Lego® Saturdays at the Peabody Institute Library in Peabody, MA is an opportunity for families to come together at the library and get creative together with the Lego® collection on a monthly basis. The program is free, but requires families to pre-register as space is limited. The program is free-form and asynchronous. Participants can use their imaginations and build whatever they can dream up. A lot of play happens in this program, and the adults are just as involved as the kids. The library also provides Duplo Legos® for younger children. It’s a very simple and straightforward program. People of all ages love Legos®, so the interest and engagement is almost automatic.
They host the program in their programming room and have a few tables pushed together giving the effect of a big table everyone can sit around with Legos® spread out in the center. Furniture can be rearranged as needed to accommodate a stroller or wheelchair. Adapting the setup of the furniture in the room makes the collaboration and Lego®-building more fluid for families. Staff are available to guide participants or help if needed. Staff can suggest themes or ideas (build a castle, build something that goes etc.), but it’s not always needed. The library often displays the Lego® creations around the Children’s Room afterwards, and the program is ongoing so if someone comes back again, they can build off of the projects they already started that were on display.
The goal of the program is to provide a supportive environment and space for children and families to be creative together and interact with other families in the community. Children and adults are free to build Lego® projects together within their own family group or team up with other families to create larger scale projects. The opportunity to build with Legos® really sparks interest among kids and adults, and it’s a great way for families to work together as a team to create and problem-solve.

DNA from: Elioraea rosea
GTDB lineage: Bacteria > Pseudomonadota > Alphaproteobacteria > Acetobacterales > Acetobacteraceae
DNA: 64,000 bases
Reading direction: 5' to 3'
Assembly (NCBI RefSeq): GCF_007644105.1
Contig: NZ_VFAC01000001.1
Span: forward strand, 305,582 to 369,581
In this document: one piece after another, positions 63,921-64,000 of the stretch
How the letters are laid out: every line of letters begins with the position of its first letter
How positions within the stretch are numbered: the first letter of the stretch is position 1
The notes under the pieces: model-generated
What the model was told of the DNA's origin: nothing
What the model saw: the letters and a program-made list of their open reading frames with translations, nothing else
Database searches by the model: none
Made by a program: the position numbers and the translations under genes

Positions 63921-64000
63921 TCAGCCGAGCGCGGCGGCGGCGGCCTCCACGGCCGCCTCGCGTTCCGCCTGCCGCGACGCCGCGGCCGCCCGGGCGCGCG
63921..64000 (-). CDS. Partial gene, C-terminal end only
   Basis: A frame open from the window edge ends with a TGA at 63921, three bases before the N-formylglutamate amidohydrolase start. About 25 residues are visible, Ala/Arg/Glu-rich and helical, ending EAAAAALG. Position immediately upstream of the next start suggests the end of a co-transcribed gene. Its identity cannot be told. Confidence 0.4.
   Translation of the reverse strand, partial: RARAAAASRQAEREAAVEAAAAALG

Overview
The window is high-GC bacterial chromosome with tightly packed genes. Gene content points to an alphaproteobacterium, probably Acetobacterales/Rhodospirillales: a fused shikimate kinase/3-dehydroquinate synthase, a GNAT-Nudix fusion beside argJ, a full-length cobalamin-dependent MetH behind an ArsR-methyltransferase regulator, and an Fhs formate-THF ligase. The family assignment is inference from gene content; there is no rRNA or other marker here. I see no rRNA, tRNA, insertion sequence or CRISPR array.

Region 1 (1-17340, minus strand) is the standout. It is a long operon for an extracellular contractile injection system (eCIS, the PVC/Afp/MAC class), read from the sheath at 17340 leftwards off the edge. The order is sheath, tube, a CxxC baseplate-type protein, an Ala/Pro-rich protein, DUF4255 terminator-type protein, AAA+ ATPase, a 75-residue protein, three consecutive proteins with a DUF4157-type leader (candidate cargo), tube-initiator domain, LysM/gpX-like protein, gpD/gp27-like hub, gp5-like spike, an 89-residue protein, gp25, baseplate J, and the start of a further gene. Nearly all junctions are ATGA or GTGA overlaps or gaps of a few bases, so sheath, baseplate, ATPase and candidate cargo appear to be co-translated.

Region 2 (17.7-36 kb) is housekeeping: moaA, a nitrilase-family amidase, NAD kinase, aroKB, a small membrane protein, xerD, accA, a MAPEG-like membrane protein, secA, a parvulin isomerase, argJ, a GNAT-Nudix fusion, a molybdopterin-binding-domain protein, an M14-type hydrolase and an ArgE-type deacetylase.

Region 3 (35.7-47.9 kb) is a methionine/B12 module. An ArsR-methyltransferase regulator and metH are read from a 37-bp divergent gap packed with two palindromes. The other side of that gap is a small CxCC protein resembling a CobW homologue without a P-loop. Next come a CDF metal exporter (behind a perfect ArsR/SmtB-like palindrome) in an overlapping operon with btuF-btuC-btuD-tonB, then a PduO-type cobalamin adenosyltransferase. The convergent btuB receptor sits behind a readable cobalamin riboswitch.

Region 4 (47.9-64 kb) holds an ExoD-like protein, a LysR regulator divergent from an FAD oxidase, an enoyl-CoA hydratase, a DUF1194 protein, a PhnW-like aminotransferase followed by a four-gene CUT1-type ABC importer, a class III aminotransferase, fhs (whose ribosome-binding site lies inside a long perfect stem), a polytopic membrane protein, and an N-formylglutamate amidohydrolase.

Librarians find that kids and adults usually stay very engaged with minimal facilitation. With Legos®, there is often little to no encouragement needed since the adults are just as into building as their kids. If someone is becoming disengaged, usually asking if they need some help or have a question and helping to meet that need will re-engage them. Another technique is to simply start a conversation with them. For families with really small children who may be really engaged for a few minutes, then want to do something completely different, librarians give them the option of building with the Legos® for a little while, going back out into the Children’s Room if they want, and coming back to the program if they feel like returning. Staff have found this also works well if a family has a fussy infant with them.
Staff at the Peabody Institute Library have done a bit of prototyping with the program. They have made adjustments to the day and time the program is offered to find times that are convenient for most families (10:30am on Saturdays is good). Overall, librarians have been open to tweaking things if they aren’t working as well as they’d like, and they’re not afraid to ask participants for feedback to improve the program even further.
Special thanks to Linda Cappabianca, Children’s Librarian at the Peabody Institute Library http://www.peabodylibrary.org/index.html
Learn more about The Lego® Group’s philosophy on the importance of play in several articles found here. https://www.lego.com/en-us/family